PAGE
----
PATRICK HEALEY, "THE NEW YORK TIMES" REPORTER: Yeah. These are standard talking points. Campaigns put it out all the time. But this is sort of extraordinary. It's basically we can't solve this, so we need to change the subject entirely. The problem is that Donald Trump himself doesn't seem to have gotten those talking points, the media asks him a question, and he almost can't help himself in either sometime taking the bait or just sort of obscuring whatever political message they want to have. You have been in the situation; I have been in the situation. We know when we ask him a question, for better or worse, he's going to give us kind of oftentimes this explosive answer and the question for so many Republicans is after so many months, when is he going to start self-editing and tighten up?

COOPER: Michael, it's interesting though, does it surprise you that he still continues to, I mean a, not back down obviously, but even yesterday given interview with a whole new rational against Mr. Khan?

MICHAEL D' ANTONIO, TRUMP BIOGRAPHER: Well, Donald's first and only point of reference is Donald Trump. So everything comes through this filter of how is it going to affect Donald Trump, how can Donald Trump define this person in a way that makes him the enemy and somehow allows me to defeat him.

So everything for him is a contest. Everything is a pursuit of dominance and Mr. Khan has shifted things so that now, the debate is on his ground. This is a matter of morality, not power and Mr. Khan holds the cards there.

COOPER: Julie, in yet just politically for somebody who is running for the highest office in the land, he's missed a number of opportunities because this has become such a story, because he's continued to kind of stoke the fires here.

You know, he could have focused on Hillary Clinton's, you know, answer to Chris Wallace on Sunday, you know, mischaracterizing what the FBI director said, and yet that's not the top story.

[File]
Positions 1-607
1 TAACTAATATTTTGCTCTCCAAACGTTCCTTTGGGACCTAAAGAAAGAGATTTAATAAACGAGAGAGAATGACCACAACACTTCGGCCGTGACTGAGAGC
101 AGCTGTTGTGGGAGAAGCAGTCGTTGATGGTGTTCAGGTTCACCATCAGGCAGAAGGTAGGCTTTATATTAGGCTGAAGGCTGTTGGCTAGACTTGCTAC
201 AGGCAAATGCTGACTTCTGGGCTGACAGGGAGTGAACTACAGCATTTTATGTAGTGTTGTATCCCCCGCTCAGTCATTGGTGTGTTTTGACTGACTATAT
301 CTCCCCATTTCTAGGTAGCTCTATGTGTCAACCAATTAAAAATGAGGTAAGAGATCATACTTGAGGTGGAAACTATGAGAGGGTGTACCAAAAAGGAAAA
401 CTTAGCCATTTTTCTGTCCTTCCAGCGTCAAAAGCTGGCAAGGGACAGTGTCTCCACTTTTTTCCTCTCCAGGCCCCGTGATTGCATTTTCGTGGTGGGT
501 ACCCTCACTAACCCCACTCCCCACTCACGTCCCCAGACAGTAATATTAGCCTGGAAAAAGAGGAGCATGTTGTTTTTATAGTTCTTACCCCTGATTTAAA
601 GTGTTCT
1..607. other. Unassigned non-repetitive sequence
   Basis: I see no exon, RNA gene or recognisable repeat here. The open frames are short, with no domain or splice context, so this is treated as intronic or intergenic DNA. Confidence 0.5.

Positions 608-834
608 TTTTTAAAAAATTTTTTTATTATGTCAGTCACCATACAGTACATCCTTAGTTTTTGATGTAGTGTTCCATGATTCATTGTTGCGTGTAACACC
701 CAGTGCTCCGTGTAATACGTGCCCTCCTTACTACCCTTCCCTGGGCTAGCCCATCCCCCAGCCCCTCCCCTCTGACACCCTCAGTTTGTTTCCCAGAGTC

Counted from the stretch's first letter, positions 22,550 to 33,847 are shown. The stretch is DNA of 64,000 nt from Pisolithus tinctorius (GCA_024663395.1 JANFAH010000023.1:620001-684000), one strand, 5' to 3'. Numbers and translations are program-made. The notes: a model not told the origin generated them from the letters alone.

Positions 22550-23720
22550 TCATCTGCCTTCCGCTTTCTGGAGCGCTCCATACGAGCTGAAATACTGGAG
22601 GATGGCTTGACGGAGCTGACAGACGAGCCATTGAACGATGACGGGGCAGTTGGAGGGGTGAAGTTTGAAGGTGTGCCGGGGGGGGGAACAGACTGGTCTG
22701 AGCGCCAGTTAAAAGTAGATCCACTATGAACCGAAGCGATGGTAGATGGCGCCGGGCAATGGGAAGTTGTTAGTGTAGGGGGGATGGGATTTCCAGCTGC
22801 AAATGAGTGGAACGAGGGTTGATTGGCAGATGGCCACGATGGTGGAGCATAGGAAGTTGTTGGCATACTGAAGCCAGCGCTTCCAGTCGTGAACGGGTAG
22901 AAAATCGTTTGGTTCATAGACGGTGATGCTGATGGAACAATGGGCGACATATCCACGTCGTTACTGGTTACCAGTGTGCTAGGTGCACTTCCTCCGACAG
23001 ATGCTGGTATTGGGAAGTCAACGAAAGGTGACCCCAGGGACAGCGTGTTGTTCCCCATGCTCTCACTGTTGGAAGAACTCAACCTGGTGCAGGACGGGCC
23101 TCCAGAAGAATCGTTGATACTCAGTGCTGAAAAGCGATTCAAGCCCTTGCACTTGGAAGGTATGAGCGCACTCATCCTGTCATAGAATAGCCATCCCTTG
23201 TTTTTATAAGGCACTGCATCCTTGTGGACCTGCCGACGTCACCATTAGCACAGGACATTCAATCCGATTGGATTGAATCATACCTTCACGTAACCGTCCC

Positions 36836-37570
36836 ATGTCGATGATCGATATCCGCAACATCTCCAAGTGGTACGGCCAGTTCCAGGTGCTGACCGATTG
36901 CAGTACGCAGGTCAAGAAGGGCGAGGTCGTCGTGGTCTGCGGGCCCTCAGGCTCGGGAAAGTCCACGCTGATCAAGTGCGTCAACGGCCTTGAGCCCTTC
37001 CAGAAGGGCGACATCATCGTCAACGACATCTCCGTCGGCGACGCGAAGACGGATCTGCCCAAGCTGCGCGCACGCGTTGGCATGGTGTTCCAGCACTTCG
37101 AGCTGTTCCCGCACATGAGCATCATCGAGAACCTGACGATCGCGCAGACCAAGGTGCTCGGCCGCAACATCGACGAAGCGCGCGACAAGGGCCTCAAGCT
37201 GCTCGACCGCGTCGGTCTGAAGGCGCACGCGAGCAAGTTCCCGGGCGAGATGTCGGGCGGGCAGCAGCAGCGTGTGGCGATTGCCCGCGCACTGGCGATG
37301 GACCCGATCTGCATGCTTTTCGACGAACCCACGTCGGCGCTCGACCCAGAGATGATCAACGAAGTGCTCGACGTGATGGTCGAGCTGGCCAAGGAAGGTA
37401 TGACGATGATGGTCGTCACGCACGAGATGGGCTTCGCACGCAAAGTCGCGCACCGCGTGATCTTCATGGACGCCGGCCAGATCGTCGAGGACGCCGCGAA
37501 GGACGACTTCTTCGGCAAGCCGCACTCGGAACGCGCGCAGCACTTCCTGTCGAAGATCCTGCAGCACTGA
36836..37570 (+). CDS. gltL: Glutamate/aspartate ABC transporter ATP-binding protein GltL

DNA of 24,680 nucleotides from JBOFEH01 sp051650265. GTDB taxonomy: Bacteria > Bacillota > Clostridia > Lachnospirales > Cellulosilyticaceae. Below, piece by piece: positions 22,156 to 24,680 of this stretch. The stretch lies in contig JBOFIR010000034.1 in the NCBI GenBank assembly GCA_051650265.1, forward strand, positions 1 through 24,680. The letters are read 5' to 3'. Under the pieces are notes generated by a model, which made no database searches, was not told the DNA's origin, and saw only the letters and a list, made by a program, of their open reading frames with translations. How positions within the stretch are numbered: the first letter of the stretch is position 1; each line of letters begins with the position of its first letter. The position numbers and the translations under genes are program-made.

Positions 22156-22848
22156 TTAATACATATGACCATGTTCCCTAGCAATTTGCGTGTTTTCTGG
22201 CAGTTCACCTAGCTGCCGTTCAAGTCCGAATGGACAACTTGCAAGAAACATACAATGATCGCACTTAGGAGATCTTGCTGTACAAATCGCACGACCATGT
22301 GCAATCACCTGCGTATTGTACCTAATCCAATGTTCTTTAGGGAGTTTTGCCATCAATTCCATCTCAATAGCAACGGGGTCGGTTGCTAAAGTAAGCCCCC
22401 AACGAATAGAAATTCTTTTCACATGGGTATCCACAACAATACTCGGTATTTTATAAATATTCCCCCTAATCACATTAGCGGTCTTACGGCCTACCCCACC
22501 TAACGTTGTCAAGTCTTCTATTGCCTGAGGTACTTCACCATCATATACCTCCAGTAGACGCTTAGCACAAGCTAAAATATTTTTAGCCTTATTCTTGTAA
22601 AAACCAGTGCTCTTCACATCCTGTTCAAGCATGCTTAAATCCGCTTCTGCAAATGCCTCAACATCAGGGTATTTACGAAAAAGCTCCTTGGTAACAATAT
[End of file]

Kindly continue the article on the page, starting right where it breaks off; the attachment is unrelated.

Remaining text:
JULIE PACE, INSIDE POLITICS CONTRIBUTOR: And that is such a part of this frustration that we hear from Republicans on Capitol Hill, in governors' mansions across the country. It's not just the topics that Trump decides to latch on to and can spend weeks at a time focusing on, it's that by doing that, he misses opportunities to make his case against Hillary Clinton. She made some comments on her e-mails that any other Republican would have tried to campaign on this week.

They would have been sending talking points to their surrogates about that and yet it's a missed opportunity for him and going forward, if he is going to try to reach out to other voters, to independents, to maybe conservative Democrats and try to bring them into his camp, he's going to have to do more than pick these fights.

COOPER: Patrick, obviously the other big story this hour is Donald Trump's comments about Paul Ryan and John McCain, essentially saying he's not ready to endorse them, kind of using the same language that Paul Ryan once used about Donald Trump.

HEALY: Yeah. No, it's extraordinary. I mean it clearly it's still some under his skin that Paul Ryan even after Paul Ryan was the chair of his own convention and picked, you know, Mike Pence in part, hoping to kind of unify the party, and Donald Trump still wants to try those sort of stick it to Ryan. I mean it still this sort of frustration with this kind of establishment Republicans that they haven't fallen in line and it just becomes another part of the media narrative, I mean it sort of on and on and on where Donald Trump isn't talking about Hillary Clinton and making this a referendum on Hillary Clinton, but instead ...

(CROSSTALK)

COOPER: It becomes it can do this to be about him, and Tim, I mean he had talked though about the importance of trying to unify the Republican Party but it certainly doesn't seem top of his list.